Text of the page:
Halle (Saale), 17 October 2012 – According to recent studies about one third of food produced for human consumption is lost or discarded. At the same time, the UN Food and Agriculture Organization (FAO) estimates that ca. 925 million people suffer from hunger and malnutrition. This is the context of the current discussion about whether the global hunger problem could be solved when people in rich countries would deal with food more responsibly. The IAMO Policy Brief 7 is a platform for Ulrich Koester, Professor at Christian-Albrechts-Universität zu Kiel, to review this up-to-date problem and discuss moral aspects as well as potential solutions.
The intensive debate was prompted by a study to quantify food wastes, commissioned in March 2012 by the German Federal Ministry of Nutrition, Agriculture and Consumer Protection (BMELV). The study found that in Germany alone almost 11 million tons of food are annually discarded by industry, trade, large consumers and private households. A four-person household, e.g., produces food losses of some Euros 940 per year. This figure implies which good deeds could be done for the poor when food was dealt with more carefully. Koester argues that this interpretation is not commensurate because food purchases do not only cover constituents of agricultural produce but also complimentary products and services.
Discarding food means that parts of input resources for food production are squandered. Food waste could be minimised if supplies were better adapted to actual demands at every level of the value added chain. It is uncertain, though, whether actions such as increased goods deliveries to retailers and higher purchasing frequencies of consumers, who also spend considerable resources in terms of terms as well travelling and transport expenses, can really contribute to social welfare. Koester argues that the assumption is misleading that food waste quantities identified in the study are really a squandering of resources in their full amounts.
The discussion implicitly insinuates that non-used food in rich countries could be made available to starving people in other countries. However, one ton less food in rich countries is not the equivalent to one ton more food in poor countries. Wastes in rich countries are produced from other food than requested by starving people elsewhere. To this adds that reduced wastes could not be transferred free of charge to poor countries. Hence, the underlying problem is insufficiency of quality and production volumes of food in poor countries as well as inadequate purchase power to afford food. The long-term aim is to provide incentives to increase food production in such region.
Discarding edible food understandably is a moral problem for many people because starving people in poor countries are not capable of even satisfying their basic needs. ‘Reduction of discarding by one side, however, will not automatically lead to equivalent high consumption on the other. It would be a commendable future task to review political directives and economic actions with a view to moral and global hunger’, concludes Professor Ulrich Koester.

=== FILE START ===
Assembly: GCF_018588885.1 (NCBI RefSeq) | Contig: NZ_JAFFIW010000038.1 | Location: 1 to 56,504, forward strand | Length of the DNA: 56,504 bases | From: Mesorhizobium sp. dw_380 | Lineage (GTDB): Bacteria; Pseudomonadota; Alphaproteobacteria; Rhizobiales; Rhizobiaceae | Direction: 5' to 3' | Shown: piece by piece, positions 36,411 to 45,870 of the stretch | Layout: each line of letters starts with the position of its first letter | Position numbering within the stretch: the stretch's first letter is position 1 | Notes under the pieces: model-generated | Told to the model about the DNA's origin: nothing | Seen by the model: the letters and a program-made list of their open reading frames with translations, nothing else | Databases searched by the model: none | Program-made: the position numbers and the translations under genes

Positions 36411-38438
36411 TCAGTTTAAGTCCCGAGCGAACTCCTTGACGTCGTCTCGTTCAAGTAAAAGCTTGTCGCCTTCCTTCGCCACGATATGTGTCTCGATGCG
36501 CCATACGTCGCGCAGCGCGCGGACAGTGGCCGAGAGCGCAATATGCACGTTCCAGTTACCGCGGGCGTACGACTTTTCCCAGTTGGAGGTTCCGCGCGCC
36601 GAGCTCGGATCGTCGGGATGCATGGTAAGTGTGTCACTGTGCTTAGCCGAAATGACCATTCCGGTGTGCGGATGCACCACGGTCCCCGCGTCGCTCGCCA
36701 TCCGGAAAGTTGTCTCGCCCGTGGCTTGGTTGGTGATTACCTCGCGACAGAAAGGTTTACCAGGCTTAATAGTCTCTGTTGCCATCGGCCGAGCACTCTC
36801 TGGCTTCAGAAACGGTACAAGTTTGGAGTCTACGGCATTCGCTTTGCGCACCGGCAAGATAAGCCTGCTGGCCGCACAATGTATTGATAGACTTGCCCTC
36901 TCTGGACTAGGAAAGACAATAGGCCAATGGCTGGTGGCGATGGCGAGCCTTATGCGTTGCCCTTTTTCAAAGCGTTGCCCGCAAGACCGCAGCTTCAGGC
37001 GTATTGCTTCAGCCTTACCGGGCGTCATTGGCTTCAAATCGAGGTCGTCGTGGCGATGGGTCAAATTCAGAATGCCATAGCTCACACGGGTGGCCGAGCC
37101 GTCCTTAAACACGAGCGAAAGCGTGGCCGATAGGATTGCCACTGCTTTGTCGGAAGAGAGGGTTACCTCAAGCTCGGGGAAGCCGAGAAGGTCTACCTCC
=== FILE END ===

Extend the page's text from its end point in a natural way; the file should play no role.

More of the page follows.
The complete argumentation regarding this subject is provided in IAMO Policy Brief 7 on the following homepage: www.iamo.de/en
The publication series IAMO Policy Brief is published at irregular intervals and provides a platform for research findings and outcomes of the Institute of Agricultural Development in Central and Eastern Europe (IAMO) with social relevance to be communicated accessibly and entertainingly to a broad audience. Key target groups include political decision-makers, mass media representatives and the general public.
FAO (2011): Food Losses and Food Waste, Extent, Causes and Prevention. Study conducted for the International Congress SAVE FOOD! at Interpac. Düsseldorf, Germany.
Universität Stuttgart Institut für Siedlungswasserbau, Wassergüte- und Abfallwirtschaft (2012): Ermittlung der weggeworfenen Lebensmittelmengen und Vorschläge zur Verminderung der Wegwerfrate bei Lebensmitteln in Deutschland.
The Leibniz Institute of Agricultural Development in Central and Eastern Europe (IAMO) is an internationally recognised research institution. With more than 60 researchers and in cooperation with other renowned institutes, IAMO scientifically investigates fundamental issues in the agricultural and food sectors and rural regions. Central and Eastern Europe as well as Central and Eastern Asia are the main regions under review. Since its foundation in 1994, IAMO has been a member of the Leibniz Community (WGL) as an extramural research institute.
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Christian-Albrechts-Universität zu Kiel
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